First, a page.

(that many solar companies won’t give you)
This is one of the hardest and most important decisions you’ll have to make in buying a solar system. Here are four ways to make choosing the right installer easier:
- Get multiple quotes, even if you’re in a solar co-op area.
- Read the quotes thoroughly, compare them, ask questions, and insist on clear answers.
- Go online to check each installer’s licenses, certifications and credentials.
- Talk to customers who bought the same type of system you’re considering – roof, ground mount, battery backup, off-grid, etc.
There are literally dozens of solar module companies selling product in the US. Some are good, some are really good, and some are not very good at all. It’s the same with inverters. Many companies are now installing string inverters of questionable quality to save a few cents per watt on cost. A residential system based on cheap string inverters and lower-tier modules cannot be compared to a system based on leading-edge optimizer/ inverter systems, and high performance modules. This is a purchase decision that’s expected to last 30 or more years, so it pays to do the research and to understand what you’re buying.
No, they’re not, for three reasons: First, they’re missing many components you need for a safe, complete, code-compliant solar system; buying those, and hiring a qualified professional to install them, will increase your short-term cost substantially. Second, most components they do include are cheap, poorly made and low on performance and durability; this can cost you long-term. Third, one generic kit made to fit all buildings won’t necessarily fit your roof’s type, material, pitch, truss or rafter composition and spans, etc. “One size fits all” generally doesn’t. For specifics, click here.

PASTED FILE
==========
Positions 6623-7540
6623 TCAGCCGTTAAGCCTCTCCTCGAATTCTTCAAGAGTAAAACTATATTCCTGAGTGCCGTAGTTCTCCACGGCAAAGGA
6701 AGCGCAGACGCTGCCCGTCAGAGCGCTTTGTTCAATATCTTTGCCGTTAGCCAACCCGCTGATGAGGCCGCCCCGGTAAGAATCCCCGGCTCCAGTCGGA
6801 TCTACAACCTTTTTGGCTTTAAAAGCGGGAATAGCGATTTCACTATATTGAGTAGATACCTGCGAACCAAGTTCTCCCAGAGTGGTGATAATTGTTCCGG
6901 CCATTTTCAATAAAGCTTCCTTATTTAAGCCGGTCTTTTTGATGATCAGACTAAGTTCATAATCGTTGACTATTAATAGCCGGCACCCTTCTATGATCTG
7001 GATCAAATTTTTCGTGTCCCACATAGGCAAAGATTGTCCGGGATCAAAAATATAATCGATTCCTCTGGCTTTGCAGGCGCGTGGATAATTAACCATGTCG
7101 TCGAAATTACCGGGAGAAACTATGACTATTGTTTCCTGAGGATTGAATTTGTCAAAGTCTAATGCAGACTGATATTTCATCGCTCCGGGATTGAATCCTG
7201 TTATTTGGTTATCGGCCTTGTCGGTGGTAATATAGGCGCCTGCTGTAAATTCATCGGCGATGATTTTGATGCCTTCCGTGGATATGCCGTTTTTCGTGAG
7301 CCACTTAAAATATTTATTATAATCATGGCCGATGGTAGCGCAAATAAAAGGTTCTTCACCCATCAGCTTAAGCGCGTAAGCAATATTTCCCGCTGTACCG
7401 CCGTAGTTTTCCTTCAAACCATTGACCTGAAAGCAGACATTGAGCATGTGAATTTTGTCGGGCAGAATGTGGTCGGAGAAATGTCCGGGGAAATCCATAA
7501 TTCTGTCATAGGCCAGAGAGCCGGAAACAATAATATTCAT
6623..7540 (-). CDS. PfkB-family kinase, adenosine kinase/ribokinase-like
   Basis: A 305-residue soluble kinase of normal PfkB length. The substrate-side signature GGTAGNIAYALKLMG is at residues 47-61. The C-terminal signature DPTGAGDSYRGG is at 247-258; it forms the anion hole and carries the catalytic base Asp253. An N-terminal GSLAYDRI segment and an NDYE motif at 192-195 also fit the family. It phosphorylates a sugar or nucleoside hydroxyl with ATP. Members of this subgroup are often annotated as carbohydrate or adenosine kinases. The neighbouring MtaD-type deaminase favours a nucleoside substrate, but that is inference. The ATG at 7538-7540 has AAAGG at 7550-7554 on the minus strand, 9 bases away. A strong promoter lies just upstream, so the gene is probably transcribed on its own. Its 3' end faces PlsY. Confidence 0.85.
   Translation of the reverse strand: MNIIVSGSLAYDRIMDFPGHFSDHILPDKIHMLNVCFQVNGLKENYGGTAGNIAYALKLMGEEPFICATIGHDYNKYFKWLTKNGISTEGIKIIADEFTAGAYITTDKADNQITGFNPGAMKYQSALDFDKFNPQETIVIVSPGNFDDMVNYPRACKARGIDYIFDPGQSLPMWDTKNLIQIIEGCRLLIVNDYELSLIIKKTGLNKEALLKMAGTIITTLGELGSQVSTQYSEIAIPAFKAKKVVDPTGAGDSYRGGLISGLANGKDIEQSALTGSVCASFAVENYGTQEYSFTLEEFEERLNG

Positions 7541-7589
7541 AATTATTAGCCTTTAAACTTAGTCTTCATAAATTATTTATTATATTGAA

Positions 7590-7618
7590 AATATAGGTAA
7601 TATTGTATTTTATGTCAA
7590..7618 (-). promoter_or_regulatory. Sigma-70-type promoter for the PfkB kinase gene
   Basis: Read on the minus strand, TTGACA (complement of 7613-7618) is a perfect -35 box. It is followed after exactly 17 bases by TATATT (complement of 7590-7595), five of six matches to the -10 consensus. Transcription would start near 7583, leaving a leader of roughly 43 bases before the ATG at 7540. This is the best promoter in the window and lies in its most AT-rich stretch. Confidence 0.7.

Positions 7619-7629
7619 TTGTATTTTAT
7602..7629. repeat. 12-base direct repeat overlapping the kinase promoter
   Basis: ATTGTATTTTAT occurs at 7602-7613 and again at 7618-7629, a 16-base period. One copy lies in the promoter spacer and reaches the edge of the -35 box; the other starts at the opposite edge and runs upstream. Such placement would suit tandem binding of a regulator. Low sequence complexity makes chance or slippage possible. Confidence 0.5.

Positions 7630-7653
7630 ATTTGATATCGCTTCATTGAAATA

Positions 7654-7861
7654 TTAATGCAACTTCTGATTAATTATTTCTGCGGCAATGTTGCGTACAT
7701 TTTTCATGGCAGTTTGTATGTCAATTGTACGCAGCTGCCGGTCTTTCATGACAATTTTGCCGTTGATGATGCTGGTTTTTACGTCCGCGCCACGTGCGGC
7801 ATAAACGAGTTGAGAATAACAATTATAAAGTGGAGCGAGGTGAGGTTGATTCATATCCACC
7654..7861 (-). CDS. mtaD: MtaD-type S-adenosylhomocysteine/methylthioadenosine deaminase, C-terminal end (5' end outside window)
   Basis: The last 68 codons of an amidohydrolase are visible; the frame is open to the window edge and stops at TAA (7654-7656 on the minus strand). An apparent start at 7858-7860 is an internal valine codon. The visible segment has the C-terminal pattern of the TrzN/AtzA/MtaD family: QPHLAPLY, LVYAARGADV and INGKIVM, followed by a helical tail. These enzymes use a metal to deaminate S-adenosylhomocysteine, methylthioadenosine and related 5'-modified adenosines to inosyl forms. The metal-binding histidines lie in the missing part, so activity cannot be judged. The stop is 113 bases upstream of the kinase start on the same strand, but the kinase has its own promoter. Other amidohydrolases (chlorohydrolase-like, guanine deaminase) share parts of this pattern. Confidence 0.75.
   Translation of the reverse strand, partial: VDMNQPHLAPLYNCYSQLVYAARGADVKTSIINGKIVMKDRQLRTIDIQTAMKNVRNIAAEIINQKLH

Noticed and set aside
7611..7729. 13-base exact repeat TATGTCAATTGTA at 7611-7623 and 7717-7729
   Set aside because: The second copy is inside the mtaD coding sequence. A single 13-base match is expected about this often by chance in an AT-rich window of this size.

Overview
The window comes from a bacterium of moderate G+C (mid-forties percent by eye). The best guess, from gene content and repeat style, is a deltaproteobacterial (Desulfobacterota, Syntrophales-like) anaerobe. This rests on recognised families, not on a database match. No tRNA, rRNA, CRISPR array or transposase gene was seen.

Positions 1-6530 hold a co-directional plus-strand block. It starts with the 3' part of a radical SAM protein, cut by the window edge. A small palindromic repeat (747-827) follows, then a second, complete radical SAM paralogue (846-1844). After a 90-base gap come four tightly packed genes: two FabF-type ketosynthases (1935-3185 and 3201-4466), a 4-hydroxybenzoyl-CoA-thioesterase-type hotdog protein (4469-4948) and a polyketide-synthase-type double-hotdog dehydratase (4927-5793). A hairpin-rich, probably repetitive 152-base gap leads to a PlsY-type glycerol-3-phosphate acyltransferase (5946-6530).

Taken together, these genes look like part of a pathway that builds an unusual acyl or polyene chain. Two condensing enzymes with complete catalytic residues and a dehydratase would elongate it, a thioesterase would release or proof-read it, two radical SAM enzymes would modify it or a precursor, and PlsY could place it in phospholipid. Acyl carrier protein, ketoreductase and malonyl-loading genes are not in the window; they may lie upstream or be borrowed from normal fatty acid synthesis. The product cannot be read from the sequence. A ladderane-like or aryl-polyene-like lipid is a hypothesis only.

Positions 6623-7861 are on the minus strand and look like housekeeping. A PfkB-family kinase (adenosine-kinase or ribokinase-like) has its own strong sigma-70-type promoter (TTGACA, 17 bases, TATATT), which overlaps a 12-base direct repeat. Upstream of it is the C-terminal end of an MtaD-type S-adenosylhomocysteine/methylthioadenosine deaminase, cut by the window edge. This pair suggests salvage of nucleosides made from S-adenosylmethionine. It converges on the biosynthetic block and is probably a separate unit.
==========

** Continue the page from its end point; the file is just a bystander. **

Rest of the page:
Adding batteries to most existing systems is no problem. The configuration we’d likely use is called AC Coupling, and it’s fully compatible with all kinds of systems from micro inverters like Enphase to string inverters like SMA. The technical working of this connection is pretty far into the weeds, but we’d be happy to discuss and provide a quote to anyone interested.
They’re UL® certified and tested to withstand hail, hurricane-force winds, rainstorms and other kinds of severe weather.
Just keep them relatively clean. In most areas, rain does that.
You can, but you’d likely do better leaving it in place, where it will increase your home’s resale value.
There are tradeoffs either way.
When you lease, your initial outlay may be lower, but you’ll give up federal tax credits and state incentives and grants that could put tens of thousands of dollars in your pocket. You could also be giving up hundreds or thousands of dollars a year in Solar Renewable Energy Credits (which also vary from state to state) that solar system owners earn by selling credits for power produced to the electric utilities.
If you own your solar system, it adds substantially to your home’s value and potential selling price. But if you sell your home before a solar lease is up, the added monthly payments could deter potential buyers.
Overall, with the low interest bank financing available, we encourage customers to carefully review all options before committing to a lease agreement. In almost all cases, we feel that buying and owning is a much better deal than leasing.
For a basic roof-mounted residential system, six to eight weeks overall from signed contract is typical. Most of that time is for ordering the components, shipping from the manufacturers and distributors, and filing for and obtaining all the required permits, and utility interconnect documents. Installing the system itself takes only one to three days. Ground installations take a little longer. Large commercial, municipal and agricultural systems obviously require much more time. Either way, as a Milestone Solar customer, you receive a specific detailed schedule – one that we live up to.